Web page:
Cheek/Clark Building (University Laundry)
Located on West Cameron Avenue next to the chiller plant, this building currently houses offices and meeting rooms for Carolina's grounds, housekeeping, and building services operations. Employees in these units maintain and operate Carolina's 300-plus academic buildings, research facilities, and residence halls, more than 700 acres of campus grounds and landscapes, and 4,000 total acres throughout Orange County.
The building's original purpose is illustrated by the name that still adorns the front entrance: University Laundry. The university opened the building in 1925 to operate laundry service for campus and town and hired African American employees to staff it. Carolina offered laundry services —a revenue stream —from 1925 until some time in the late 1970s, when all of the residence halls contained coin-operated machines, and transferred other laundry and dry-cleaning services to outside vendors. Over time the building served as a headquarters for Carolina employees who cared for buildings and grounds and was a center for employee activism over the years, as various people lobbied for better working conditions for the university's lowest-paid workers.
The building was rededicated in September 1998 as the Kennon Cheek/Rebecca Clark Building. The renaming recognized Kennon Cheek and Rebecca Clark, two people who advocated for better working conditions for Carolina's lowest-paid employees and who were also important figures in the Chapel Hill community.
Kennon Cheek was born in Chatham County and came to work at Carolina in 1917. In 1930 he cofounded the Janitors Association to lobby the administration for better working conditions for all of its African American employees. During the early years of the Janitors Association, janitors not only provided cleaning services but also painted, did repair work and carpentry, ran errands, and delivered campus mail. In the Chapel Hill community, Cheek helped move Hackney's Educational and Industrial School from its location on South Merritt Mill Road to the Northside neighborhood west of campus, and helped raise funds for the rebuilding of St. Joseph CME Church on West Rosemary Street after the church burned down.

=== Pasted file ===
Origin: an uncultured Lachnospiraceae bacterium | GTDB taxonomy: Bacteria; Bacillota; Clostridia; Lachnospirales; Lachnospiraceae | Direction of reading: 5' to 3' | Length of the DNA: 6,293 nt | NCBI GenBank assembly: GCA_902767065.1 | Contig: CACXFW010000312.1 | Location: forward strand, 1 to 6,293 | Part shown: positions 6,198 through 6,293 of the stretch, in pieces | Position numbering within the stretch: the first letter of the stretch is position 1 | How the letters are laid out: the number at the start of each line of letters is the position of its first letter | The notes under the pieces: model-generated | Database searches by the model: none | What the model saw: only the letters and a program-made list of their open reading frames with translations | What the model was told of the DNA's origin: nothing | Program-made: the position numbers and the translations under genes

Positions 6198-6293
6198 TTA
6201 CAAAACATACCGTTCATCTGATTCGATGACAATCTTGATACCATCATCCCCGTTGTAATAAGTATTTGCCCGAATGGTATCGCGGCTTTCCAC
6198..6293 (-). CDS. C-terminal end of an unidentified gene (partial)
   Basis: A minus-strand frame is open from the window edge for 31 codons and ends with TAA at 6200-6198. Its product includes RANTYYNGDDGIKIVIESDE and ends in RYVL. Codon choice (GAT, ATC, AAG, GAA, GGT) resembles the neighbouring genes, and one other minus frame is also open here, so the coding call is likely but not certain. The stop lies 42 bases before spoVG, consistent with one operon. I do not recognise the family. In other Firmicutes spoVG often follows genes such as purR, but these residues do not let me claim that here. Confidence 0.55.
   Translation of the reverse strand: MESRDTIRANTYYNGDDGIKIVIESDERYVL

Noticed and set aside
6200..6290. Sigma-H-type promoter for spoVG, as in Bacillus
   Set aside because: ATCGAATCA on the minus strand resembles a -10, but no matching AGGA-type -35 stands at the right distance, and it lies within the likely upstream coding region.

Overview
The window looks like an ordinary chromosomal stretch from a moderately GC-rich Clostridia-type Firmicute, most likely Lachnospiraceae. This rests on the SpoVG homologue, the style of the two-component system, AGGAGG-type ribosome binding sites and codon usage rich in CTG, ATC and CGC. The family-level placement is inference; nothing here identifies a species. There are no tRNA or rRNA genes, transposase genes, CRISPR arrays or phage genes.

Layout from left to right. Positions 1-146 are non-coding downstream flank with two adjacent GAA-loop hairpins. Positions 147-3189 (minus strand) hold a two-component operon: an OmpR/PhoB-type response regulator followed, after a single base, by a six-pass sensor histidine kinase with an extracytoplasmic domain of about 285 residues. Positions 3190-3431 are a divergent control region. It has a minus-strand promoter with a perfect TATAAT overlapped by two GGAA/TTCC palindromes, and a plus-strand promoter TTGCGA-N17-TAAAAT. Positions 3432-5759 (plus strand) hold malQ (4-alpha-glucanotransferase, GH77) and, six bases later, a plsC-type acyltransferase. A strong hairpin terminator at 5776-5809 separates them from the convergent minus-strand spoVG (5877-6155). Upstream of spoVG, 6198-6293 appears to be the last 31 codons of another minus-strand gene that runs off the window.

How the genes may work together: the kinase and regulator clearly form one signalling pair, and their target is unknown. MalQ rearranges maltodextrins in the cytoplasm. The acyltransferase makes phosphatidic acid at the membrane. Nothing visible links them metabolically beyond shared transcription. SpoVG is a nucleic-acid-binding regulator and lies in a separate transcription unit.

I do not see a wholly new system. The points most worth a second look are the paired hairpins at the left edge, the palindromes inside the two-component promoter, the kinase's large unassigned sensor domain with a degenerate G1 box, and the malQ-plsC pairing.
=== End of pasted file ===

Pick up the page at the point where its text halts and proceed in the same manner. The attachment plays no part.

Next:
Rebecca Clark, also from Chatham County, began work at the university as a maid at the Carolina Inn in 1937 and later worked in the laundry building. Clark returned to the university in 1953 as a nurse's aide and became the first licensed practical nurse to work in the campus infirmary. During her time in the university laundry, Clark began to work on labor issues. She met with then president Frank Porter Graham to appeal for better working conditions in the laundry. In 1942 she took over as the shop steward for the State, County, and Municipal Workers of America, a subgroup of the Congress of Industrial Organizations that advocated for the rights of low-wage public workers. Building on the relationships created between the Janitors Association and Graham's administration, Clark was able to win wage increases for the laundry workers, in addition to safer work spaces and more reasonable work schedules.
Date Established: 1925
Date Range: 1925 – Present